Immigration has become a particularly controversial political topic over the past year or two, but immigrants form a critical part of our culture and our economy. Recent reports have further confirmed immigrants’ economic impact, both in New Jersey and nationwide. New Jersey is currently suffering a net population decline, as residents move elsewhere. Immigrants are making up for some of that loss. They are also starting new businesses at a considerable rate, which helps local economies and the state as a whole. Numerous immigration programs play a role in this, such as the EB-5 investor visa program and the Obama administration’s Deferred Action for Childhood Arrivals (DACA) program. While the forthcoming change in the White House is bringing significant uncertainty for immigrants, it is worth noting immigration’s economic benefits.
Congress established the EB-5 Immigrant Investor Program to encourage investment, entrepreneurship, and job creation. It is available to immigrants who intend to invest a minimum amount in a “new commercial enterprise” in the U.S., which will create a minimum number of new jobs for U.S. citizens or permanent residents. 8 U.S.C. § 1153(b)(5). According to the December 2016 Visa Bulletin, the processing of EB-5 visa petitions is current for everyone except individuals from mainland China.
At least 3,000 EB-5 visas each fiscal year must be for new commercial enterprises in “targeted employment areas” (TEAs), defined as either a “rural area” or an area with at least 150 percent of the national average unemployment rate. Id. at § 1153(b)(5)(B). The minimum investment amount to qualify for an EB-5 visa is currently $1 million. 8 C.F.R. § 204.6(f)(1). For a TEA, the minimum investment is $500,000. Id. at § 204.6(f)(2). The investment must create at least 10 full-time jobs for “qualifying employees.” Id. at § 204.6(j)(4). A report issued by the U.S. Government Accountability Office (GAO) in September 2016 found that a substantial majority of recent EB-5 petitioners intended to invest in TEAs.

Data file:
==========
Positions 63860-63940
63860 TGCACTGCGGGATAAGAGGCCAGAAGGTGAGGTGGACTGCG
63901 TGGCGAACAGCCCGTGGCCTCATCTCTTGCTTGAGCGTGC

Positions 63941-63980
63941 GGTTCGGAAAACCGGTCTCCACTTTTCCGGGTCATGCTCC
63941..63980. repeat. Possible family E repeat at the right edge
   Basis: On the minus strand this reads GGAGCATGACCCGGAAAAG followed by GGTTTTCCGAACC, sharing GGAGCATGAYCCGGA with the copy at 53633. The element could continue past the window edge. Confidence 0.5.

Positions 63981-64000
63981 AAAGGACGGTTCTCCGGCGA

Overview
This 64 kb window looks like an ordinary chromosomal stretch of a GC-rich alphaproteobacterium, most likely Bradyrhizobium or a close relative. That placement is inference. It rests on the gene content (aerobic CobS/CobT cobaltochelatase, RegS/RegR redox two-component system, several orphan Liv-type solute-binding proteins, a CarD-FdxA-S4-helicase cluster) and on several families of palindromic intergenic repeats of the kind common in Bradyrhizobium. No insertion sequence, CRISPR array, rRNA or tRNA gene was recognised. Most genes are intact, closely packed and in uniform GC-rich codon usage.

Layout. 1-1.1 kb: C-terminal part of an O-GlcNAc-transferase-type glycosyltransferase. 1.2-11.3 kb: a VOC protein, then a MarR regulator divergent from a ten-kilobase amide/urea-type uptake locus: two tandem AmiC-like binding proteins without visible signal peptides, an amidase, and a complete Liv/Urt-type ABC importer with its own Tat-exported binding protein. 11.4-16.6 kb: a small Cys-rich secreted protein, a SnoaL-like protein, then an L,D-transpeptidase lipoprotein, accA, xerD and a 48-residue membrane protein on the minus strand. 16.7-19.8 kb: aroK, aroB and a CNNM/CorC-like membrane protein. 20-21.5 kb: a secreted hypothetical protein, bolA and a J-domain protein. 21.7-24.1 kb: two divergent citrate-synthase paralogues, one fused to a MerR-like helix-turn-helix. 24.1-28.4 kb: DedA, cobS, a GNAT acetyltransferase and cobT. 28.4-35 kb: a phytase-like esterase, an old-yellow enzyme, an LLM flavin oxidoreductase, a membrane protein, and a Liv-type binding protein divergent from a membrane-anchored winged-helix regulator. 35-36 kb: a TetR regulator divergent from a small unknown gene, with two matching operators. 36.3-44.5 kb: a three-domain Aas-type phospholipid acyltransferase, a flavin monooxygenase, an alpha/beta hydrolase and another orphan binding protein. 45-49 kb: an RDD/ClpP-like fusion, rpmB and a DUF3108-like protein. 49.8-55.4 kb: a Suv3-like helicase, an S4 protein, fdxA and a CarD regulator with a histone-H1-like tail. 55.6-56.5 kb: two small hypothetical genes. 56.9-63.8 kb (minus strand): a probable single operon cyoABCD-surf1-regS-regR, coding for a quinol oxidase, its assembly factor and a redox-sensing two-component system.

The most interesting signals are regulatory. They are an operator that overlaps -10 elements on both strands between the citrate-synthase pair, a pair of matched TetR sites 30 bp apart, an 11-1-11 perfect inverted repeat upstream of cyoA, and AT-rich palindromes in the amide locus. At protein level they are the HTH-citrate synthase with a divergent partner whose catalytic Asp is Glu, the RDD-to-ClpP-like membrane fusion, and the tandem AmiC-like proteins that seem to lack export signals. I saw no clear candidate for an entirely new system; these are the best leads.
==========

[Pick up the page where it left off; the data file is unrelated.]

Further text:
The DACA program allows undocumented immigrants who entered the U.S. as children and who meet other criteria related to education and lack of criminal history to remain in the U.S. with work authorization for a defined period of time. According to a report by the Center for American Progress, people who qualify for DACA status tend to start new businesses at twice the rate of both the general population and the immigrant population in the U.S. DACA, the study found, has had a positive effect on both recipients’ earnings and the economy as a whole.
A survey by the U.S. Census Bureau found that New Jersey lost a net total of 17,000 people in 2015, as people left for other states and other countries. The actual loss, in gross terms, was about 227,000 people during that time. Immigrants accounted for about 30 percent of new residents moving into the state, with an estimated 62,000 in 2015.
Employment immigration attorney Samuel C. Berger represents immigrants who have made their homes in New York City and Northern New Jersey, prospective immigrants who want to come to this area, and families and employers that want to bring an immigrant to the U.S. Contact us today online, at (201) 587-1500, or at (212) 380-8117 to schedule a confidential consultation with a knowledgeable and experienced immigrants’ rights advocate.
More Blog Posts:
Immigrants Account for a Substantial Percentage of Business Startups in New Jersey and Around the Country, New York & New Jersey Immigration Lawyer Blog, April 28, 2016
Several Recent Events Relating to Immigrant Visas Could Affect New Jersey Immigrants and Employers, New York & New Jersey Immigration Lawyer Blog, November 12, 2015
EB-5 Investor Visa Program Scrutinized by Financial and National Security Regulators, New York & New Jersey Immigration Lawyer Blog, September 5, 2013